Yes, I ment what I said about Sata II. If the current gen SSDs are bandwidth limited the actual performance (at least read performance) of SF1200 might be higher than we are currently seeing, this this card having a potantial to be faster than 2x of current SSDs.

    As for trim, I'm not sure there even is such a thing as trim for pci express devices. Without looking into the driver model of these cards I see no reason for the driver not to allow trim messages to pass down though, by telling the OS that yes, this is a drive that supports trim. After all, this is not a software raid device that is detected as two drives in the OS so the problems with raid 0 with two SSDs don't really apply here. Just issues with trim + pci express in general.
    Reply
  • bwj - Tuesday, June 01, 2010 - link

    TRIM, obviously, is a feature of SATA. If this thing doesn't look like a SATA disk then TRIM is beside the point. Reply
  • Simen1 - Tuesday, June 01, 2010 - link

    How can they possibly reduce the price of a drive with 80-90% by adding a Raid chip?

    Does Anand mean 10-20% _MORE_ then a single drive?
    Reply
  • overzealot - Tuesday, June 01, 2010 - link

    Either it's been updated, or that's exactly what he said. Reply
  • Ninjahedge - Tuesday, June 01, 2010 - link

    The way the screw holes are mounted behind the center port there it looks like it is designed to hold something heavy and mounted towards that end. Expansion sounds right, but it may be a diagnostic port as well.

    Who knows if this will stay when it comes to popular distribution or if this was the tinker-toy of the developers......
    Reply
  • Out of Box Experience - Tuesday, June 01, 2010 - link


    If the daughter card has 2 additional SSD's and a supercap to prevent data loss during power outage, then the ability to plug 4 such cards into my motherboard would make an excellent boot drive with read speeds around 4.4 GB/sec in Raid (16 SSD's X 275 MB/sec read per SSD average)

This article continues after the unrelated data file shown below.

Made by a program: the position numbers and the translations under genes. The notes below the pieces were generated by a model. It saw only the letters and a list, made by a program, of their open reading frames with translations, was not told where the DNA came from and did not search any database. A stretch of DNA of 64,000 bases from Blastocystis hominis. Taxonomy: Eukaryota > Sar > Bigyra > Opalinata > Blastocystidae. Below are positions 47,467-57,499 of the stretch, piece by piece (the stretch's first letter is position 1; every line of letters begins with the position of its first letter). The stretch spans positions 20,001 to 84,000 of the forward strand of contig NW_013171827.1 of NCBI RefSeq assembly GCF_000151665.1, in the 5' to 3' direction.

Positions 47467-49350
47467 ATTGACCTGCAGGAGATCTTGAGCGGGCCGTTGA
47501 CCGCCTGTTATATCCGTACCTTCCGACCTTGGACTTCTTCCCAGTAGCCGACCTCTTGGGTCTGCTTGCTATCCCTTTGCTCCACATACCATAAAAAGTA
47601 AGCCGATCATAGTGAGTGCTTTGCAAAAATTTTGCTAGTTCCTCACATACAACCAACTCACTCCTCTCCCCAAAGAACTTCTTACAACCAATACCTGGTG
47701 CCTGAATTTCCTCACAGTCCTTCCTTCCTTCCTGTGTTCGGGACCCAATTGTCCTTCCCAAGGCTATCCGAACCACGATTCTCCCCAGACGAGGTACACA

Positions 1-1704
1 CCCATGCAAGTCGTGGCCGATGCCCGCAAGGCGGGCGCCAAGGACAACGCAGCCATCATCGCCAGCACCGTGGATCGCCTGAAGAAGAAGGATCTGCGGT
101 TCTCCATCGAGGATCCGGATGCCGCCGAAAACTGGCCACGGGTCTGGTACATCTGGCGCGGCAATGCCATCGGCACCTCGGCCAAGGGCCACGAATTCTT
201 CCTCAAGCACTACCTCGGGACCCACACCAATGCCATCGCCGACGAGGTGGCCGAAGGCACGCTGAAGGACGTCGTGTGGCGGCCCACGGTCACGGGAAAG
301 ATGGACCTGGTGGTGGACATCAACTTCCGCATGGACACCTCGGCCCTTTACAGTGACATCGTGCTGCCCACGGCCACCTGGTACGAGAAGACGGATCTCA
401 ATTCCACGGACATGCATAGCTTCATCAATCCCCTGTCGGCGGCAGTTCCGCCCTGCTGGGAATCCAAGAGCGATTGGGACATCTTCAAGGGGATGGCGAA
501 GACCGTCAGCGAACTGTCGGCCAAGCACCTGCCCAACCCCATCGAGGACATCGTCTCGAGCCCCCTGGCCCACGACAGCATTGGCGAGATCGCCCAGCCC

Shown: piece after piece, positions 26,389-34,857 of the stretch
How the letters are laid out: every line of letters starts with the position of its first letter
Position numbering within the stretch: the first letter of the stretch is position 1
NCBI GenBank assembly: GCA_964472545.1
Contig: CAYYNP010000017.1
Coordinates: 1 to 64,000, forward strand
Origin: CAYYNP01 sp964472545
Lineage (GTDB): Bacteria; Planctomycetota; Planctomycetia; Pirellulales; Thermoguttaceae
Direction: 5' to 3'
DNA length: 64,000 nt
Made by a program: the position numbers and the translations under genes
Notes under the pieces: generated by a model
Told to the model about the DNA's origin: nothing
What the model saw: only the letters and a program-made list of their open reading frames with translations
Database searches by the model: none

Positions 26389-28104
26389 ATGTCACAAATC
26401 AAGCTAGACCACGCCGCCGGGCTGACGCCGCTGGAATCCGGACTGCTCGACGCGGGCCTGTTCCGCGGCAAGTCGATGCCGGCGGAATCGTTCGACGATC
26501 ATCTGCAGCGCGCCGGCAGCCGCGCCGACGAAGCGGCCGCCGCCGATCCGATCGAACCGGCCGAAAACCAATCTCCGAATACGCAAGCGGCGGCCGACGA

So far so good! If I am then booting up in, for example 0.63 seconds but want to shave a few more milliseconds from my boot time, I don't think I can push the buttons on my stopwatch fast enough to verify if my Boot Tweeks are working or not

    Serious Gamers really need to be ready to play by the time they release the power button on their computer after all

    Wink Wink

    I just hope Intel has a 16 core CPU to handle the overhead by the time I can afford these and 2 Dual GPU Fermi Cards
    Reply
  • newrigel - Saturday, June 19, 2010 - link

    When are these coming to the US? Reply
  • newrigel - Sunday, June 20, 2010 - link

    Mac?? Reply
  • somedude1234 - Monday, June 21, 2010 - link

    I'm a bit late on the comment, but...

    The SF-1200 is a SATA-II to flash controller chip. You're still fundamentally limited by the SATA-II interface. Whatever RAID controller they put on the card, it still talks to the two SF-1200's via SATA-II.

    PCI-e 1.1 x 4 gives you 1000 MBps in each direction, which is more than enough for two SATA-II interfaces, which can provide at most 600 MBps.

    The Fusion-IO cards use a purpose-built PCI-e to flash controller, which eliminates the SATA speed bottleneck but also substantially increases costs. By pairing a COTS flash controller with a COTS RAID controller, OCZ is able to offer a PCI-e SSD at a much lower price point, but at the expense of performance.

    This is a cool development, as it brings moderate-performance PCI-e SSD's at a much more accessible price point.
    Reply